THERE'S less than a week until my big Cheltenham debut and right now I'm nursing a swollen top lip after being hit with a flying piece of debris on Wednesday.
I was in the middle of a photocall to publicise the race so there were loads of photographers there when it happened.
I was on my horse, Silent Jo, and picking up the pace when this flying object hit my lip at an almighty pace. Thankfully I was wearing goggles as there can be a lot of kickback, so it missed my eye.
I'm not too upset about it. If that's the worst that happens before next week comes I'll be doing well. I'll just have to keep plenty of ice on it.
I had another scare earlier in the week when I was practising a flag start.
My horse actually thought we were running at Cheltenham and took off for the hedge in front of me at top speed. He went straight into an iron gate at the side.
Luckily, it was only a minor thing and I wasn't hurt but it was a bit of a wake-up call for me to be more conscious.
These are animals and they can do anything -- so you have to be very aware of that.
I'm off until the weekend after my Cheltenham race so I've been living and breathing horse-racing for the past few days.
I finished up work in the middle of the night last Sunday and my alarm was going off at 5.30am to get out and start training.
When I'm not on a horse, I've been busy running and training at some of the local parks such as Richmond and Windsor Park near my house in London.
My race is actually the last one on St Patrick's Day, which falls next Thursday. I think half of Ireland is coming over for it at this stage!
My family are flying in and lots of friends and relatives, so it'll be nice to have all that support behind me.
I'm not actually going to Cheltenham myself until Wednesday evening as I'll be busy getting in some last-minute training before that.
The plan is that legendary ex-jockey Mick Fitzgerald is going to walk the course with me that night while everyone else is at the bar celebrating.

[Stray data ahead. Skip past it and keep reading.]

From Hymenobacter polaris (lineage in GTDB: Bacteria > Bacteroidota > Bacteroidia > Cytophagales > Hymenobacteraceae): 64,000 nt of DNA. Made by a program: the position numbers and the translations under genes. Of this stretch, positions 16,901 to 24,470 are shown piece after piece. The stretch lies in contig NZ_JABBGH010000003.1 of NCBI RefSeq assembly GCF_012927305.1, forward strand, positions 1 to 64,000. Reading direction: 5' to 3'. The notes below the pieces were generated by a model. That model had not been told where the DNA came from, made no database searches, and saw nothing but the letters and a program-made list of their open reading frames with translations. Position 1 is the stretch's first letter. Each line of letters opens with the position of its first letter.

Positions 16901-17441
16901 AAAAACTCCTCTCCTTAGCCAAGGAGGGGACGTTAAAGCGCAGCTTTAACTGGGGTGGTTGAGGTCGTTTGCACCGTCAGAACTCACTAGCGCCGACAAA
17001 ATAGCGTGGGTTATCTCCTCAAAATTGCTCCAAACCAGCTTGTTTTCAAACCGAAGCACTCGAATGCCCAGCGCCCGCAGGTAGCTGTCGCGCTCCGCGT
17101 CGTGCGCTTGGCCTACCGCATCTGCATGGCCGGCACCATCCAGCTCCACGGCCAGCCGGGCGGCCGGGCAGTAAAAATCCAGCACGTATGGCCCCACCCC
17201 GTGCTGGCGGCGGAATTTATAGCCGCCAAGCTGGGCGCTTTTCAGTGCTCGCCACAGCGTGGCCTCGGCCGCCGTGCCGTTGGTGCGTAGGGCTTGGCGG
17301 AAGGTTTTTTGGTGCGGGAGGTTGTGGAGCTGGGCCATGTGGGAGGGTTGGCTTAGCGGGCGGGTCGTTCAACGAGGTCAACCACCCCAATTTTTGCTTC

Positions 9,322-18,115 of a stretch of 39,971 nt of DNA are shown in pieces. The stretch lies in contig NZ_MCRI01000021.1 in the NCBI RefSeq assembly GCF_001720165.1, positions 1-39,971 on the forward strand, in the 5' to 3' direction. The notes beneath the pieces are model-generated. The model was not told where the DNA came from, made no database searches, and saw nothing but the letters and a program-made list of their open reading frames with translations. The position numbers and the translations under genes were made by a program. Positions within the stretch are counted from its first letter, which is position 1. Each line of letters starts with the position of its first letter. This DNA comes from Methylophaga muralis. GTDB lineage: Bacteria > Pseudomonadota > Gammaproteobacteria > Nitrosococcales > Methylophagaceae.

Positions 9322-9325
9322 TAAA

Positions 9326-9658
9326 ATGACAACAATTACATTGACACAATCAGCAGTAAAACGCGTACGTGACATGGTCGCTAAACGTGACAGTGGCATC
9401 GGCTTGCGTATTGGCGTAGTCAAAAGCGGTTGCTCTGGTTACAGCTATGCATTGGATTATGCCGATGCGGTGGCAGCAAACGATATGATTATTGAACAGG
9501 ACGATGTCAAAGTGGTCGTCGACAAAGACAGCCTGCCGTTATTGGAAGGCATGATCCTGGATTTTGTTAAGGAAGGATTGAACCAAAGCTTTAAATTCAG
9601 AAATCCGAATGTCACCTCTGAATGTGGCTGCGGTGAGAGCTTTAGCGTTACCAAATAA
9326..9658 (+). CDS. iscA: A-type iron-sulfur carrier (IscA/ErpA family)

A good friend of mine is coming over from Ireland that night so we'll probably go for dinner afterwards and then have an early night because it's going to be a hectic day on Thursday.
My boss from Sky Sports is coming down for the day and a few of the others from the station. They have a corporate box so they'll all be there to cheer me on. I couldn't have asked for a better team behind me.
There seems to be a perception that Sky Sports is a very male-dominated place, but in actual fact there's probably as many women working in Sky Sports News as there are men.
I knew I had a lot to learn when I went in there and they've just encouraged me along. We all get on great, it's a busy place and there's always plenty of activity.
No matter what the outcome of the race we'll still have an excuse to have a few drinks with it being St Patrick's Day.
I can't wait to catch up with my family as I've only been home about six or seven days in total in the past few months and when I was home at Christmas I ended up going to Galway for a few days.
Between work and riding every day I've had very little time to think about my love life since moving over to London last year.
To be honest, the only gentleman I've been spending time with lately is my horse, Silent Jo.
JP McManus is very kindly lending him to me and it was only this week that I found out which horse it was.
I haven't actually had a chance to meet JP yet but I'm hoping that I'll get a chance to thank him over there.
I must say I'm delighted with his choice.
Silent Jo is nine years old and really well bred, from America.
He's a lovely horse, really quiet. Our race is a flat race, which will probably suit him much better.
Apparently, he'll enjoy that it's a girl riding him.
In terms of my odds for winning, I would just love to do as well as possible. I'm a competitive person by nature but I think the most important thing is that I'm sensible and, of course, that the horse goes well on the day.
One of the favourites, Gordon Elliot, actually pulled out last week as he was having issues with his weight, so that has stirred things up a bit.
As far as I'm concerned, it could be anyone's victory though. We're all amateurs at the end of day, so it's an achievement just to be in the race.
I've been lucky that I've been getting so much advice from the best guys in the bus
To have help from AP McCoy and Jonjo O'Neill was a huge boost of confidence.
I have a lot of people to thank, including everyone who has made generous donations since I started, which will all go to Cancer Research.
So far we've raised over £9,000 and I'm hoping we will hit the £10,000 mark by the time the race rolls around.
I definitely hope to keep racing after Cheltenham, I think it's in my blood for life now.
Those who wish to support Rachel by donating funds to Cancer Research UK can do so at www.justgiving.com/ rachel-wyse